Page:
Nope, moving slowly with a low center of gravity, core engaged with hips tucked forward moving slowly through the floor space turned out to be better than an ice bath, as far as those post workout periods. And because of that, I've been able to fit whole extra training days into my week. Was doing 3-4 days of mixed cardio and weights, now I'm up to 4-5 because of less down time.

    My favorite time and place to do what little Tai Chi form I know (about 15 moves) is in the steam room. Muscles are warm, skin is pliable and well hydrated, and I will just bust out some Yang style. Makes me feel like Patrick Swayze in Roadhouse, at one with the sun and earth. :)
    Nachi likes this.
  9. Xue Sheng

    Xue Sheng All weight is underside

    You just reminded me I'm coming up on my 30th anniversary of starting Taijquan this Friday
    Grond and Nachi like this.
  10. Nachi

    Nachi Valued Member Supporter

    Wow, that is a big one! 30 years of training, wow. I guess that deserves a congrats! I hope your knees will get better and you'll be able to get back to training.
    Xue Sheng likes this.
  11. Nachi

    Nachi Valued Member Supporter

    That's really nice. Your experience sounds very similar to mine. I do Chen style, but I suppose the core of the art is very much the same.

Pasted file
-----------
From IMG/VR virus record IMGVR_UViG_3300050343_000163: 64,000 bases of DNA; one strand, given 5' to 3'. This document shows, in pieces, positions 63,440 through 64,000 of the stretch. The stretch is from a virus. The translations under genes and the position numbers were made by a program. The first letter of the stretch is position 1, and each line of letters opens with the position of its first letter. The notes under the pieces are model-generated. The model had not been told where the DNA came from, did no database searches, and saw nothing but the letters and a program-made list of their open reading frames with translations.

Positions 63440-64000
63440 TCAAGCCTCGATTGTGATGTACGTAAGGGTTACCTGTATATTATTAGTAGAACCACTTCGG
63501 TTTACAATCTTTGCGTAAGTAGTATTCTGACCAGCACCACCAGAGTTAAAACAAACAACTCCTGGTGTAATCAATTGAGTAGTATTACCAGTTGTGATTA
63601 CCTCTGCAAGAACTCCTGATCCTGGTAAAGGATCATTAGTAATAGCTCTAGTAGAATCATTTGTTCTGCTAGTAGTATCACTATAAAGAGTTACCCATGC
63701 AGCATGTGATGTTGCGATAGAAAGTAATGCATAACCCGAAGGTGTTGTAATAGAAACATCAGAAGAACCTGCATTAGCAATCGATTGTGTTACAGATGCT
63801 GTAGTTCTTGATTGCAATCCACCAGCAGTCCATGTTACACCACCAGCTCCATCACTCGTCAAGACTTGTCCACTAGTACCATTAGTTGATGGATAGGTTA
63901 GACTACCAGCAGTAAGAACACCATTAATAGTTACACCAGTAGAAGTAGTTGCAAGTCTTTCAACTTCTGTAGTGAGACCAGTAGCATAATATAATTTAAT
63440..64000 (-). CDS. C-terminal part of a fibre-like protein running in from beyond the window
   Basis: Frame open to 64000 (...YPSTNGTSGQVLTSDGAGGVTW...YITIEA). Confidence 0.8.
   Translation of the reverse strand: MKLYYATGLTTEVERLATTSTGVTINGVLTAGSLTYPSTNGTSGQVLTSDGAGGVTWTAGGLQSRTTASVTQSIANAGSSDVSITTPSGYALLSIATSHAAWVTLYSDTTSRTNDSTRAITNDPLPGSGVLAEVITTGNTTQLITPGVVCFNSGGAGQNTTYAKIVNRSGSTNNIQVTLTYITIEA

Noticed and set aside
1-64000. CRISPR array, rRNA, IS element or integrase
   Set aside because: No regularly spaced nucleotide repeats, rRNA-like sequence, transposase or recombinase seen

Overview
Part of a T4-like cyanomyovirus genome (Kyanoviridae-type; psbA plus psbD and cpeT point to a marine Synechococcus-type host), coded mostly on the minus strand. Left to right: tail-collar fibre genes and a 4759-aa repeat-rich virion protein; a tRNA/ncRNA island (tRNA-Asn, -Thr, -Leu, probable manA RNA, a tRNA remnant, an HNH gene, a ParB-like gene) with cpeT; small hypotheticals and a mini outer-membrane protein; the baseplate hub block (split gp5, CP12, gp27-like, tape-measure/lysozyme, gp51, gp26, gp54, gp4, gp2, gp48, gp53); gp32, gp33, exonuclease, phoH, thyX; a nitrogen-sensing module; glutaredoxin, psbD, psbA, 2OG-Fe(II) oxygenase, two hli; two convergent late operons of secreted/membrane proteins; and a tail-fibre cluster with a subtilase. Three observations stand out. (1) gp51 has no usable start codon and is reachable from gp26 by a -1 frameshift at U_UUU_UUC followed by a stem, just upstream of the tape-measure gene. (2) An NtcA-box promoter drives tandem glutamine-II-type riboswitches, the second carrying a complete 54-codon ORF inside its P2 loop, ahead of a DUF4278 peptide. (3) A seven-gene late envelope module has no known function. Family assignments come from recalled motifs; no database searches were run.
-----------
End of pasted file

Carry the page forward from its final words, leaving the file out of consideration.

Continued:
And while I do find Taichi relaxing, especially when tryin on my own for a short while, when I go to classes I tend to push myself, improve my stances, transitions etc., so I am able to easily accumulate soreness instead of relaxing muscles. Well that goes mostly for legs and perhaps back, though. But the movements feel really harmonious and comfortable, so I find them relaxing in a way as well.

    It's awesome that it helps you relax to such a degree!
    I never had the idea to try in a steam room :D Probably also because I only go there very rarely, but that is a cool strategy :D
    Grond likes this.
  12. El Medico

    El Medico Valued Member

    Practicing T'ai Chi IS hard training-if you're seriously working it,like Nachi talking about her stances,or spending a "bit" o' time on the daily practice.

    Here's one for ya,Grond.Try this sometimes.When you finish a "posture",try staying in it for a bit,releasing any residual tension in the musculature bit by bit while doing any minor structural corrections as needed.Feel the differences in weight distribution and the % difference between the rooting of the legs.

    Bon appetit!
    Keep that to yourself.Otherwise next thing ya know we'll have "Hot T'ai Chi" class advocates.(At "reasonable" prices). Although we could apply Gen. Chang's expression he closes his TC book with-"Let us go to sweat for success."